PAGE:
Where is the bear in the big dipper?

On the mantle of my bed I have a planetarium (Sega HomeStar) that projects the night sky onto my ceiling. Every other night or so, I turn this on when I’m relaxing into sleep. It allows me to star up at the stars, forget about the day, and contemplate the vast, unending beauty of the universe we live in. It is hard to look at the sky without your brain searching it for patterns (after all the brain is a pattern finding machine). The brain cannot help but try to connect the dots in a futile search for meaning and familiar shapes. Seven of the brightest stars in the northern hemisphere form what we call Ursa-Major – Latin for “The big bear”. I for one, and most people I know never can see any bear shape at all in those stars, so we call it The Big Dipper instead.

We can’t see the bear for 2 reasons –

  • First, there are actually 20 stars that make up the bear, and the “big dipper” is just his rump and tail – that’s right I said “tail”.
  • Second, bears don’t have tails.

Why does this bear have a tail?
According the the Greeks, Zeus, the king of Greek gods, flung this bear into the heavens by its tail, stretching the tail into the shape it has now. Was this story compelling enough that Greeks, Roman’s, and all of Europe and generations of artists would see a bear? Apparently it was:


Artists have been drawing this “bear with a tail” for centuries.

Interestingly, many American Indian tribes who never heard the Greek story, also knew these seven stars as part of a large bear. They saw the three stars of the Dipper’s handle not as a tail, but as three boys chasing a bear. A much better story if you ask me.

To see how other cultures saw these stars, check out this nice site.

I think this image shows it best:

Where is the bear in the big dipper?

On the mantle of my bed I have a planetarium (Sega HomeStar) that projects the night sky onto my ceiling. Every other night or so, I turn this on when I’m relaxing into sleep. It allows me to star up at the stars, forget about the day, and contemplate the vast, unending beauty of the universe we live in. It is hard to look at the sky without your brain searching it for patterns (after all the brain is a pattern finding machine). The brain cannot help but try to connect the dots in a futile search for meaning and familiar shapes. Seven of the brightest stars in the northern hemisphere form what we call Ursa-Major – Latin for “The big bear”. I for one, and most people I know never can see any bear shape at all in those stars, so we call it The Big Dipper instead.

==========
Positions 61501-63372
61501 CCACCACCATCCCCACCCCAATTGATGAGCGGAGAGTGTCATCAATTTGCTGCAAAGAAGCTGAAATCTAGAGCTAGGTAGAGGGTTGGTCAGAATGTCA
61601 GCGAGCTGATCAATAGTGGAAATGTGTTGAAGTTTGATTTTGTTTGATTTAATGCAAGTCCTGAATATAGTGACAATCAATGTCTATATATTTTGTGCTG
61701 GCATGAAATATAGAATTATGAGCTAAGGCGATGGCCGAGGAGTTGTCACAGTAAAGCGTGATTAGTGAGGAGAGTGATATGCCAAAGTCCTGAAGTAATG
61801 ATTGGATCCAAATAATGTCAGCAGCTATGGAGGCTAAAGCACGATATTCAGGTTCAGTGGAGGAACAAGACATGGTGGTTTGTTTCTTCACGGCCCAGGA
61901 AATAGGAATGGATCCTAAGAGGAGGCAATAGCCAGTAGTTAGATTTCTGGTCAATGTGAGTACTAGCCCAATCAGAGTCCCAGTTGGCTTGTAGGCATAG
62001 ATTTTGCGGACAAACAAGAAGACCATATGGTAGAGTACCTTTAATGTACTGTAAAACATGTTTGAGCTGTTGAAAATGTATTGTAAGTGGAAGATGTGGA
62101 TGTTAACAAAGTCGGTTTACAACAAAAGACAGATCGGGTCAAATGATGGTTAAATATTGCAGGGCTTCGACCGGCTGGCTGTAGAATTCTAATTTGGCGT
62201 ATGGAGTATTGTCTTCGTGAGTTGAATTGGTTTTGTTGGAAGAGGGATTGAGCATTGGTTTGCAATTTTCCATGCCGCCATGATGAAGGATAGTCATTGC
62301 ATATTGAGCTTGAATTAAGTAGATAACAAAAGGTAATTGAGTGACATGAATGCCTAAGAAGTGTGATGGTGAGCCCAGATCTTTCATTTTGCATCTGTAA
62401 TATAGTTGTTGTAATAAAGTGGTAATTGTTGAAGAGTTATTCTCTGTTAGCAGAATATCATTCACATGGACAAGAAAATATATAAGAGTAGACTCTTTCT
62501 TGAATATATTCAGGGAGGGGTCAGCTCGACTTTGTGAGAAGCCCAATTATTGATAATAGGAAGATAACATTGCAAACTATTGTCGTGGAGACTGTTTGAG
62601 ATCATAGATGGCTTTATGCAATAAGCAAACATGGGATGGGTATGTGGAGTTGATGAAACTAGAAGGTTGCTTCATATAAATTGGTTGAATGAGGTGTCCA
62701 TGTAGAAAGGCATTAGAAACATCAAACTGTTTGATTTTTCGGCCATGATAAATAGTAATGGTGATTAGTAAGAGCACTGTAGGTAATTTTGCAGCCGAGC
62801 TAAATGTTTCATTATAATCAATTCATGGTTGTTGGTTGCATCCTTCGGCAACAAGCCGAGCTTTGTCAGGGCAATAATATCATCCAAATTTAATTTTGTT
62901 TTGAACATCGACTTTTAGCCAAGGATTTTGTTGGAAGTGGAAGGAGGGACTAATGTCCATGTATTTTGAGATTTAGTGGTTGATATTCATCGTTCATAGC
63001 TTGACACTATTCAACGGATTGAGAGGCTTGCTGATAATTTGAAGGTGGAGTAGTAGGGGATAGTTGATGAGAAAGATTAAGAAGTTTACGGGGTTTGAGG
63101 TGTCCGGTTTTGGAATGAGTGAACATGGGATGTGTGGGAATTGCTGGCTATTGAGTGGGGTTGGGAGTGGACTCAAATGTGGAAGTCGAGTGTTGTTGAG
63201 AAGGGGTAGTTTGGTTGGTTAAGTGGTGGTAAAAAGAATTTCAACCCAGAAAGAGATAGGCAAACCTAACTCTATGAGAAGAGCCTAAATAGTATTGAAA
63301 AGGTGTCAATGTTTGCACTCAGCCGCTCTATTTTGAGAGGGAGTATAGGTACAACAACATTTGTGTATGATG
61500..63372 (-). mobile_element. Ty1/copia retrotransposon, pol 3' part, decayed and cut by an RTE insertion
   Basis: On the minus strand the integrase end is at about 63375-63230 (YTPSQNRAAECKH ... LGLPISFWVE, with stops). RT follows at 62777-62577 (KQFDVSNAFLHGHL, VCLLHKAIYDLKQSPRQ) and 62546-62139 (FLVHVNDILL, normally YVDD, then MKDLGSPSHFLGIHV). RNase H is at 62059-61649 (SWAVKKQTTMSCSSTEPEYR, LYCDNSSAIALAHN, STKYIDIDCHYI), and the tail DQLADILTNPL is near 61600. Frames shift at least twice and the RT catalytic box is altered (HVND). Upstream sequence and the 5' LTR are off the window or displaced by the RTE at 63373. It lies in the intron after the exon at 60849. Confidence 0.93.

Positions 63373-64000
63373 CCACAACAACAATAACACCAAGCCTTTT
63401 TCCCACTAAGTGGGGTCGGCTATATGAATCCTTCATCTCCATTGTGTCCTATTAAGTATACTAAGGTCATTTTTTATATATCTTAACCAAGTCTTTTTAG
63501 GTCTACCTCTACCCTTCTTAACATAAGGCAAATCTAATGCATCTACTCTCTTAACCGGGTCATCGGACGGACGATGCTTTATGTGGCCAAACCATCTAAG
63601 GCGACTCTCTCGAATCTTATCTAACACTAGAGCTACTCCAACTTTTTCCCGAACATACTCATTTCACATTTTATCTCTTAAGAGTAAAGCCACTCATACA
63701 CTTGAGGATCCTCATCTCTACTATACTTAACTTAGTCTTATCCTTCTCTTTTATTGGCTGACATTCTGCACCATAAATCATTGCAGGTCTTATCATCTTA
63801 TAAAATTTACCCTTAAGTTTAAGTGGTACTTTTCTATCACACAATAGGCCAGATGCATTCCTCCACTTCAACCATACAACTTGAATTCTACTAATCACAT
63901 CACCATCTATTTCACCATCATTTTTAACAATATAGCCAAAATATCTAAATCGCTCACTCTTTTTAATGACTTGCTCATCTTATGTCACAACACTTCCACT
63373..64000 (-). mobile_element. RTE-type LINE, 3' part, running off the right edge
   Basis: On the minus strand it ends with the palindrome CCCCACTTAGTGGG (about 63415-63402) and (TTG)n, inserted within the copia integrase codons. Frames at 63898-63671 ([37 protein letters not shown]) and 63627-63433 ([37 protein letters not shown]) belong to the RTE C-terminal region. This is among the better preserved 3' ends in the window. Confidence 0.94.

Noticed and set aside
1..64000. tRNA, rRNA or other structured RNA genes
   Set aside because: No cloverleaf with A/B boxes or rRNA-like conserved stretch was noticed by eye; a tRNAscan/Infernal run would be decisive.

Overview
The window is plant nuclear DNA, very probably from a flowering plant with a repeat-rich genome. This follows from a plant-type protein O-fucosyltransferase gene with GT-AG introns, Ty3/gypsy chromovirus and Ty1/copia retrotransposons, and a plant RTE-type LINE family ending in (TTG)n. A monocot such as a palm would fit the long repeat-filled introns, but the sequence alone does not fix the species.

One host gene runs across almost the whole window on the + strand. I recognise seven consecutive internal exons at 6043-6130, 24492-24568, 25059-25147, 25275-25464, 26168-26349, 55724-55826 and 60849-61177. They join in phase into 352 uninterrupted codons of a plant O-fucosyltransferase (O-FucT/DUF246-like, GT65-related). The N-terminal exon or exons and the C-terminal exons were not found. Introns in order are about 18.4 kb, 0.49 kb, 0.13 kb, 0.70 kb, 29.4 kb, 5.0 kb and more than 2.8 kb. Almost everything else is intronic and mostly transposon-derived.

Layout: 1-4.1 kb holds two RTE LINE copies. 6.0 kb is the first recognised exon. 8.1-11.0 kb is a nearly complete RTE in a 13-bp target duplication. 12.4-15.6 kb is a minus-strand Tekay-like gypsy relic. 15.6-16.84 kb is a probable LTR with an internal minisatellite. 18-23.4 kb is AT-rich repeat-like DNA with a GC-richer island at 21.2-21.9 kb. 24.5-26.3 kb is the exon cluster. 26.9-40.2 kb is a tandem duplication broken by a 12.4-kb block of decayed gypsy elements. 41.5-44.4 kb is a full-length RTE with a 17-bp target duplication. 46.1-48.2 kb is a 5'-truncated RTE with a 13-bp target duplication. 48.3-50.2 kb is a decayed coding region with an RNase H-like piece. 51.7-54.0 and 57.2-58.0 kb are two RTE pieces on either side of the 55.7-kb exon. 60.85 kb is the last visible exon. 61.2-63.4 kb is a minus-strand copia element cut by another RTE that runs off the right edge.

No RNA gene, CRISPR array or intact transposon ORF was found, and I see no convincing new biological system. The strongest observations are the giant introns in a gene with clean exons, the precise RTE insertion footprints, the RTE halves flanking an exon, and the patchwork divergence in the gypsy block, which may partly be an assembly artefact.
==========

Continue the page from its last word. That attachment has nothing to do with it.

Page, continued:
We can’t see the bear for 2 reasons –

  • First, there are actually 20 stars that make up the bear, and the “big dipper” is just his rump and tail – that’s right I said “tail”.
  • Second, bears don’t have tails.

Why does this bear have a tail?
According the the Greeks, Zeus, the king of Greek gods, flung this bear into the heavens by its tail, stretching the tail into the shape it has now. Was this story compelling enough that Greeks, Roman’s, and all of Europe and generations of artists would see a bear? Apparently it was:


Artists have been drawing this “bear with a tail” for centuries.

Interestingly, many American Indian tribes who never heard the Greek story, also knew these seven stars as part of a large bear. They saw the three stars of the Dipper’s handle not as a tail, but as three boys chasing a bear. A much better story if you ask me.

To see how other cultures saw these stars, check out this nice site.

I think this image shows it best: